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2013-'14 Season Coverage
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Article updated: 4/10/2014 10:14 PM
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Here's a switch: Carmel's Santoro delivers from both sides
 

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Here's a switch: Carmel's Santoro delivers from both sides
 

Most pitching staffs have some right-handers, and some left-handers.

At Carmel, one pitcher fits both descriptions.

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Sophomore Joe Santoro is a righty and a lefty, and can switch back-and-forth between the two effortlessly. He is completely ambidextrous, and it's almost uncanny how he is able to replicate his form right down to the smallest detail from one side of the mound to the other.

"I've never seen anyone like Joe," Carmel coach Dann Giesey said. "He's always thrown from both sides. He grew up that way. And what's amazing is that his arm slot is identical on both sides."

Santoro's unique talent is getting him opportunities as a relatively inexperienced underclassman on a crowded and experienced pitching staff that runs 10 deep. He can also play in the field and use either hand to catch. He has a neutral glove that he can switch from one hand to the other.

"That hardest thing is trying to figure out how we want to use Joe," said Giesey, who starts Santoro in the outfield when he's not pitching. "But we love that versatility."

According to IHSA rules, Santoro can be versatile only to a point when pitching.

He would be allowed to switch throwing arms within an inning, from one batter to another. But he would not be able to switch throwing arms within an at-bat.

Both the pitcher and the batter must declare one side and stick with it for the entire at-bat.

Santoro certainly had it going in the batter's box Thursday, finishing with 2 doubles and a homer in a 9-8 win over Palatine.

Nice problem:

Normally, Carmel coach Dann Giesey likes using a six-man pitching rotation.

And with five of his six pitchers from last year back in the fold, Giesey figured that he'd have an easy time filling the remaining slot.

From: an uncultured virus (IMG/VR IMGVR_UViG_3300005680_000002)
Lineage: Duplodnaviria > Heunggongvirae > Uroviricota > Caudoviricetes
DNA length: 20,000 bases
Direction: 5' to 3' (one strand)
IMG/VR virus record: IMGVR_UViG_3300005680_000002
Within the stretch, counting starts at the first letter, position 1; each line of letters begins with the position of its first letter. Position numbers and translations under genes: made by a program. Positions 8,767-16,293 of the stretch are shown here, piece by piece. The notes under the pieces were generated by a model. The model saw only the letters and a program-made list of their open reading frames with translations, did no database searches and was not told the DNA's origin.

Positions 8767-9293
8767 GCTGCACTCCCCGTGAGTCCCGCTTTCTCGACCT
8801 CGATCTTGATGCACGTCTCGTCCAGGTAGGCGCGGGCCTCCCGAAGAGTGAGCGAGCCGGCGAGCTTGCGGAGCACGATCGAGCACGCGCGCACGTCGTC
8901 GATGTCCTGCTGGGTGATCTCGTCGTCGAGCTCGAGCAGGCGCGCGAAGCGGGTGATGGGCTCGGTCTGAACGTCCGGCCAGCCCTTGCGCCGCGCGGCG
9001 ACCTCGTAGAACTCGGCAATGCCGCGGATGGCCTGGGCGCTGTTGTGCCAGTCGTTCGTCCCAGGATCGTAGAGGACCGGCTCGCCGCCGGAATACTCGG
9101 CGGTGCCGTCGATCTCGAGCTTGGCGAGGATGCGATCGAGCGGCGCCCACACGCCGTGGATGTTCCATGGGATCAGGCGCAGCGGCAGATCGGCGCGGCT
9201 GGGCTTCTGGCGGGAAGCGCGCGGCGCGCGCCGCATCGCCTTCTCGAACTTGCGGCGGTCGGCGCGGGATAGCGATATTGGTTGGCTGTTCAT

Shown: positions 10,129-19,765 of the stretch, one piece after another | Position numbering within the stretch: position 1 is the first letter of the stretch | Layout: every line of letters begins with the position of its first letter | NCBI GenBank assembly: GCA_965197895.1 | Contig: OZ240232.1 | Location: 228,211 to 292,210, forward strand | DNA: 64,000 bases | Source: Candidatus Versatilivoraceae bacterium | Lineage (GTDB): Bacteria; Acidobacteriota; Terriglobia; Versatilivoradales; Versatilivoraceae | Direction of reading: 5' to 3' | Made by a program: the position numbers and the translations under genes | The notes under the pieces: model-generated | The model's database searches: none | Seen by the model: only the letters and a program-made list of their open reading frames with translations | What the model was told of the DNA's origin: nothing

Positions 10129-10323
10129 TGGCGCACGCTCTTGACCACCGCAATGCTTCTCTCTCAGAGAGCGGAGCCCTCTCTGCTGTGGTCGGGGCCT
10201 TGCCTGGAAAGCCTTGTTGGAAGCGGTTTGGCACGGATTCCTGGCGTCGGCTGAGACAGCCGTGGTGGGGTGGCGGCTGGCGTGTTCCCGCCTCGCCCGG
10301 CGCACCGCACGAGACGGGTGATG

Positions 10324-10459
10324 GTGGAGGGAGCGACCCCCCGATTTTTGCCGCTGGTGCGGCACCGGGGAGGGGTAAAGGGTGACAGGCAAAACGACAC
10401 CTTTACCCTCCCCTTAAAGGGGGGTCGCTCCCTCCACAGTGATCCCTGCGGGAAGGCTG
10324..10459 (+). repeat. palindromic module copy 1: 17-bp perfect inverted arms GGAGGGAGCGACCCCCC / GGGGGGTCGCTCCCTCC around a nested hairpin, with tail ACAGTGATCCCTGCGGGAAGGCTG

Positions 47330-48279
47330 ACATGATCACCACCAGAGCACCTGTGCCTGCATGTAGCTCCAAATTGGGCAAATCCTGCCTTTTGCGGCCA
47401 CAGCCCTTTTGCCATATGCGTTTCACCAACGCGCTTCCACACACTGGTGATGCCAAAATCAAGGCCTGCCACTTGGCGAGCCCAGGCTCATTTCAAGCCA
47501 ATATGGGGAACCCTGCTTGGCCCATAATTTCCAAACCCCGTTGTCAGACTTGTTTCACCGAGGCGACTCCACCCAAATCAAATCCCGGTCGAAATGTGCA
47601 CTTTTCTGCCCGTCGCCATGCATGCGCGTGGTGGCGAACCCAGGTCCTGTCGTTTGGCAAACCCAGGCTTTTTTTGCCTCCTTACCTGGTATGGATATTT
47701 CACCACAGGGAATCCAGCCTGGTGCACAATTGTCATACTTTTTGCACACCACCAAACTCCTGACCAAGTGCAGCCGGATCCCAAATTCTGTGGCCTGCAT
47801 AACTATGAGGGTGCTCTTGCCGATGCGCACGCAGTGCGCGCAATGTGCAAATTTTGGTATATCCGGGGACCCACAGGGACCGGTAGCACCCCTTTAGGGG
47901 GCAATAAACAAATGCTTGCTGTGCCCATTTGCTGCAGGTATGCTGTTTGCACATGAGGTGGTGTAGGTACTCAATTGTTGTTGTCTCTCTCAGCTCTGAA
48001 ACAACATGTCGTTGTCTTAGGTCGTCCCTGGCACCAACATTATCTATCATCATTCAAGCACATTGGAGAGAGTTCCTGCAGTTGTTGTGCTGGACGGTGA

But five pitchers all stepped up big during the preseason, making Giesey's choice almost impossible. So, Giesey simply added them all to the rotation.

He's used 10 different pitchers in Carmel's 11 games this season.

"We feel extremely good about our pitchers 1 through 10," Giesey said. "Even our 10th guy gives a quality outing. We're just extremely deep on the pitching side. We had kids who were in limited roles last year who probably should have been starting but they were behind some really good players.

"It's hard to find pitching time for all these guys but I guess that's a nice problem to have."

Giesey has made a point of adding some junior varsity games to the schedule. He wants his younger and less experienced pitchers to continue to get reps, with the hopes that they will be tuned up and ready for any future opportunities they could get in varsity games. Led by senior standouts Quentin Sefcik and Dalton Wright, who both could fill the role of ace this season, the Carmel pitching staff also includes sophomores Cal Coughlin and Joe Santoro, as well as veterans Brian Stanislawski, Matt Skarzynski, Joey Lehman and Garrett McClellan.

Sophomore standouts:

There's a youth movement at Carmel this season, and everyone could see it coming.

Sophomores Joe Santoro, Cal Coughlin and Cooper Johnson made a splash last summer and they carried that right into the spring. All three are now starting for the Corsairs on varsity.

Santoro pitches but mostly plays in the outfield. Coughlin starts at third when he's not pitching and Johnson catches and is a designated hitter. He's hitting in the No. 4 spot in the lineup and boasts a .400 batting average.

"With all three of them being heavily in the mix last summer, we knew they would be good and would probably contribute on varsity this spring," Carmel coach Dann Giesey said. "But we didn't expect their production to be this good this quickly.

"Everyone is figuring out who they are now and that they are sophomores and they come after them. But those three are all handling it very well and it's fun to watch them play and develop."

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